“I am tired of dying in slow motion.”
— Narrator, Honeymoon in Berlin
Tom Walmsley is the author of Doctor Tin, the winning entry in the first Pulp Press 3-Day Novel Contest in 1979, a competition that has given rise to an original Canadian literary genre. Beyond British Columbia Walmsley is better known both as a playwright and as the screenwriter for Jerry Ciccoritti’s film Paris, France (1993).
Born in Liverpool, England on December 13, 1948, Walmsley came to Canada in 1952 and was raised in Oshawa, Ontario, and Lorraine, Quebec. As a high-school dropout addicted to heroin and then alcohol, he persevered as a writer through three marriages. Walmsley gravitated to Vancouver and participated in the loose formation of Pulp Press among alienated literary intellectuals who, in retrospect, gelled under the direction of Stephen Osborne. Publisher Stephen Osborne, his brother Tom Osborne, Mary Beth Knechtel, Laura Lippert, D.M. Fraser and the permanently jaundiced antiquarian bookseller William Hoffer devised the Three-Day Novel Contest in the bar of the Piccadilly Hotel. This almost-annual literary contest, with publication as its prize, invites people from around the world to write and submit a novel written in three consecutive days. The Pulp Press offices were located at 440 West Pender, near the Piccadilly Hotel, were moved first to 572 Beatty Street, and then to 986 Homer under the revised name of Arsenal Pulp Press.
Walmsley’s novel Doctor Tin is a crazed detective-style rockumentary that tapers into confusion—clearly written in three days, as advertised—whereas subsequent winning entries were usually more polished from beginning to end. Although Walmsley relocated to Toronto, he continued to publish books from the West Coast. In addition to earlier poetry titles with Pulp Press and Doctor Tin (1979), he wrote a ‘sequel of sorts’, called Shades (The Whole Story of Doctor Tin), in 1992. It was originally going to be called The Bride of Doctor Tin. Critically panned as forceful but aimless, and once disparaged as “common misanthropy,” it features a cynical, sex-obsessed detective named McGraw battling a masochistic murderer-rock star named A.J., his nemesis. In Walmsley’s short novel Kids Stuff (Arsenal Pulp Press, 2003), young men and women escape their smalltown doldrum by indulging in fantasy, violence, sex, alcohol and crime.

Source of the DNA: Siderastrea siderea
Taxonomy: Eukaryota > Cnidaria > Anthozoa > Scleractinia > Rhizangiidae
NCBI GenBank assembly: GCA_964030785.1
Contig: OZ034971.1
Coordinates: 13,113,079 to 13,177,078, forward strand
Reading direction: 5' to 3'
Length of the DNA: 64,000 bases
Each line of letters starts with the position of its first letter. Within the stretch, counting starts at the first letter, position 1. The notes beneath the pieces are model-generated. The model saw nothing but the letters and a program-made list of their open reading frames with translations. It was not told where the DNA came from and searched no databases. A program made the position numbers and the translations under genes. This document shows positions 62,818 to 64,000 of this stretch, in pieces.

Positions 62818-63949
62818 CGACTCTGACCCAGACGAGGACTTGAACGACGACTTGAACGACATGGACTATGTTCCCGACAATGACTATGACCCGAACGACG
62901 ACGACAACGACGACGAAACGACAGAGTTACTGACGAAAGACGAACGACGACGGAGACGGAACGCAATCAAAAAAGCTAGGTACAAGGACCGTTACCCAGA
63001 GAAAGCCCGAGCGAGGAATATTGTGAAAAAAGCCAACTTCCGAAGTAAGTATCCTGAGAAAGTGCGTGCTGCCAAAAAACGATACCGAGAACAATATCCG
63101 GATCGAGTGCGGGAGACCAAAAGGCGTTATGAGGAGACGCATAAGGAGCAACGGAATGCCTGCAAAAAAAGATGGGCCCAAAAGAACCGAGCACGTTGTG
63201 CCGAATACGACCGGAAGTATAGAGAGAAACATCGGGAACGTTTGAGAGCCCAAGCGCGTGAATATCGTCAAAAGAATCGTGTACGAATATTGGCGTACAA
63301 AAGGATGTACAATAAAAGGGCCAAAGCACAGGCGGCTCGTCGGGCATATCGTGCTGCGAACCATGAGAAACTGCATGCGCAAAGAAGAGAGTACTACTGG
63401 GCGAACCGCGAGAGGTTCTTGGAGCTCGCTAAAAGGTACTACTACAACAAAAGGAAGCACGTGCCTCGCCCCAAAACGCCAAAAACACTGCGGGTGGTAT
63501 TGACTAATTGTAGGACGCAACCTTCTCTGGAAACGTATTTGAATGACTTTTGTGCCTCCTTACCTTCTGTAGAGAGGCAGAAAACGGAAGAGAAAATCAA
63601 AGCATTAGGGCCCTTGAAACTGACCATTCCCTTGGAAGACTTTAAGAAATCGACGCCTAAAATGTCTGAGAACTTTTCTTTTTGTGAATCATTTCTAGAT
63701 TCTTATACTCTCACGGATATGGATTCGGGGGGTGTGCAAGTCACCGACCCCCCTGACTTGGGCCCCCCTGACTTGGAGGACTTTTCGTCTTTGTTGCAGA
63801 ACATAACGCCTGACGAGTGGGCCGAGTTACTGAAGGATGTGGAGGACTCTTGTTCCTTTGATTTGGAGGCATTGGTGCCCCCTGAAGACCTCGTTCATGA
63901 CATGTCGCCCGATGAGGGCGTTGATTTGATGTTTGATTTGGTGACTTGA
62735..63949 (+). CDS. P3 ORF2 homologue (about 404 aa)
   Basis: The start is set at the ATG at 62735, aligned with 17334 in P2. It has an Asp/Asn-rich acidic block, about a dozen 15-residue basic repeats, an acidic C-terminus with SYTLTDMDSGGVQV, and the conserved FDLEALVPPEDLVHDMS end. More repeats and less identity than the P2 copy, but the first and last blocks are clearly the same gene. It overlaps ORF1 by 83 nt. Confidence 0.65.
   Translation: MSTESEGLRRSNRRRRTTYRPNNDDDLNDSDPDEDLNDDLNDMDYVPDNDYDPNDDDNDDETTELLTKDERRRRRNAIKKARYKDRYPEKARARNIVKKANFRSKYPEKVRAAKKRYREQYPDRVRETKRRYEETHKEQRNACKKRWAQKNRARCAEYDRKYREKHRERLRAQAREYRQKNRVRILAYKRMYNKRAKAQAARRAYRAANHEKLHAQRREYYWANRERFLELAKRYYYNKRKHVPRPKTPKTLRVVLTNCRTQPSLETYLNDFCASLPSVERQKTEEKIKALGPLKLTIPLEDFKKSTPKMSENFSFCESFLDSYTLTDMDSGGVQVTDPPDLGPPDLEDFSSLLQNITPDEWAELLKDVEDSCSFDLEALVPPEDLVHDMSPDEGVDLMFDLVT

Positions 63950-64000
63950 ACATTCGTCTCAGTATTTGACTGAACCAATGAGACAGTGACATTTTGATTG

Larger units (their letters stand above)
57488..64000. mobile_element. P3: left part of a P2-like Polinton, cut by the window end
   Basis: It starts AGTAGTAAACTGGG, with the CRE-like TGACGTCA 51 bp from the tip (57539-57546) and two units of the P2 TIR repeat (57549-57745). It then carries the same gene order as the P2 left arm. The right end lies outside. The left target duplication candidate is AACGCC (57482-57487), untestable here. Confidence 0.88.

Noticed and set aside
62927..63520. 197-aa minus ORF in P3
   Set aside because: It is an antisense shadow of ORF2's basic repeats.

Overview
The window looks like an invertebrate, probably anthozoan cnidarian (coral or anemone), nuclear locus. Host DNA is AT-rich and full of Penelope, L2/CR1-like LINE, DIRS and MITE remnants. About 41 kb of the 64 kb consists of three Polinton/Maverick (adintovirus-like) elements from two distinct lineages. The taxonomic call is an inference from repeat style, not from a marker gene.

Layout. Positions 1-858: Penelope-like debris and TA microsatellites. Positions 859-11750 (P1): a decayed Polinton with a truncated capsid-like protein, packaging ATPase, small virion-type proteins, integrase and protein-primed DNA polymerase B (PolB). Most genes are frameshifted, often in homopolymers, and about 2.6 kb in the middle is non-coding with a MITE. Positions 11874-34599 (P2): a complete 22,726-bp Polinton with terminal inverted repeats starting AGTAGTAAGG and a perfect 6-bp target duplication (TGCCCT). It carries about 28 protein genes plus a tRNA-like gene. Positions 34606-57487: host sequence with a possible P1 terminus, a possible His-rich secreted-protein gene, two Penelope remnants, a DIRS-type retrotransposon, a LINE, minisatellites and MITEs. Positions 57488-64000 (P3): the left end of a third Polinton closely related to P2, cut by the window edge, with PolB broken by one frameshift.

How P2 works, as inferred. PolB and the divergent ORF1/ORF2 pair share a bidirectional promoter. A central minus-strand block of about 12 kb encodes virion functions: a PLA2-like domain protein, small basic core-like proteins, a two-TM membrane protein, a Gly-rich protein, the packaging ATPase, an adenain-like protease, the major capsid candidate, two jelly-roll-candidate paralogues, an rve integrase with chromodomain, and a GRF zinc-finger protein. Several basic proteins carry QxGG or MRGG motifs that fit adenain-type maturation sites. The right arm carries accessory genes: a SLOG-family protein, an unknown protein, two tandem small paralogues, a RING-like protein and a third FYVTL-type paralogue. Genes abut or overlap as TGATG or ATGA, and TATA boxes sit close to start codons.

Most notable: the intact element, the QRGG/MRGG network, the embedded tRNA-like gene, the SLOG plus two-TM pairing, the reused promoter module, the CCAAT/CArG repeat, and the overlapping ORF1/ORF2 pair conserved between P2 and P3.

In a somewhat similar vein, Walmsley wrote a collection of poetry illustrated by Sandy McClelland called Honeymoon in Berlin (Anvil Press, 2004) touted as a sex-sated and an “utterly fearless riff.” A narrator named Jake discovers a woman on the Internet who incorporates defecation and desire. He travels to Berlin to find her. During his quest he morbidly explores deviant sex and the human fascination with limits.
Walmsley’s breakthrough play, Something Red, premiered at the New Play Centre in Vancouver and was remounted at Tarragon Theatre in Toronto. His other plays include The Workingman (New Play Centre, 1975), The Jones Boy (Toronto Free Theatre, performed with The Workingman, 1977); White Boys (Tarragon, 1982), Getting Wrecked (music by Micah Barnes, Theatre Direct, 1985), mr. nice guy (with Dolly Reisman, 1985, Necessary Angel), Maxine (dance work performed in 1995 by Julia Sasso) and Blood (Factory Theatre, 1995), later published by Scirocco Press.
Source: ABC Bookworld
Read Tom Walmsley’s Wikipedia entry